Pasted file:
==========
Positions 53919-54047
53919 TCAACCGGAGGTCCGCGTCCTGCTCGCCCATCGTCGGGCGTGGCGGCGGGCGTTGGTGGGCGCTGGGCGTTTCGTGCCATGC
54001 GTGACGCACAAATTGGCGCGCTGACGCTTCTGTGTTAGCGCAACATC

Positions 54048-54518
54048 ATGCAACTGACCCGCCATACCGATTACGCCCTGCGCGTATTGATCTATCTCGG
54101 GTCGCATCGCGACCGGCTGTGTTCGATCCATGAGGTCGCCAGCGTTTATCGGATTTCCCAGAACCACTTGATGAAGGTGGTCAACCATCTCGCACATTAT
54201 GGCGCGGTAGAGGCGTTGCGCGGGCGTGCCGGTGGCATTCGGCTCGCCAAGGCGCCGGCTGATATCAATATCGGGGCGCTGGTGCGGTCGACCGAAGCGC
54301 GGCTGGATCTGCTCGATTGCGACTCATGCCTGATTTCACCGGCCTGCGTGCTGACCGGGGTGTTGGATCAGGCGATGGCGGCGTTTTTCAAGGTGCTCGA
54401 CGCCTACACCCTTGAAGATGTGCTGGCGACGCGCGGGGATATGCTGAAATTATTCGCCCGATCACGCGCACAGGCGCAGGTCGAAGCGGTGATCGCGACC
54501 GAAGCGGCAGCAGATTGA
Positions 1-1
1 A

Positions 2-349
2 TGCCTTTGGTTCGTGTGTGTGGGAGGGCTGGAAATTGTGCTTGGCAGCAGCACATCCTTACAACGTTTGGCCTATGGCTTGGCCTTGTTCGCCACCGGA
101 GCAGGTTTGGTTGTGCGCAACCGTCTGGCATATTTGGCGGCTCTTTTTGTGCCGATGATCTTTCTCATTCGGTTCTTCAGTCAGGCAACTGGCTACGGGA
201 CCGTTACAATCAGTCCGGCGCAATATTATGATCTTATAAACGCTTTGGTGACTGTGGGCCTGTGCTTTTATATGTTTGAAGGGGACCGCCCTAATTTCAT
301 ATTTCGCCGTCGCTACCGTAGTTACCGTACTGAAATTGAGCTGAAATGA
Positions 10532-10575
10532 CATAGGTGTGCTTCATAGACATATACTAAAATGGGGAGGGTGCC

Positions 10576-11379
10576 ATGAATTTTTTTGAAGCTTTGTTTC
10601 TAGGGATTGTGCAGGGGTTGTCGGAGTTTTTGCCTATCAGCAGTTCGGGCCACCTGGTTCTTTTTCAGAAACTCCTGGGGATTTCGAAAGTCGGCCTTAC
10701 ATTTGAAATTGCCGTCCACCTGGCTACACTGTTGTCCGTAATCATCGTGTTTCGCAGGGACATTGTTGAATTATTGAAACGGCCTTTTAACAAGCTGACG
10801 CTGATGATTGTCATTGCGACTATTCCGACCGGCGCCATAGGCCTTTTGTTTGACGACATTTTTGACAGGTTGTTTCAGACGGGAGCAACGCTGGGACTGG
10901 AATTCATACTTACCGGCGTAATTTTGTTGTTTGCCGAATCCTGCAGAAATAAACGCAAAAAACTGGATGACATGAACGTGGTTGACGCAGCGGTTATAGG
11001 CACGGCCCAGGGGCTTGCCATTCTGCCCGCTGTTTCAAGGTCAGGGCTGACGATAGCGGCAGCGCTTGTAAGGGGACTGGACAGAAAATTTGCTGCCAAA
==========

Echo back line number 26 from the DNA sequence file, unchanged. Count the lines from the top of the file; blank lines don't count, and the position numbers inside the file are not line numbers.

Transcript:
11001 CACGGCCCAGGGGCTTGCCATTCTGCCCGCTGTTTCAAGGTCAGGGCTGACGATAGCGGCAGCGCTTGTAAGGGGACTGGACAGAAAATTTGCTGCCAAA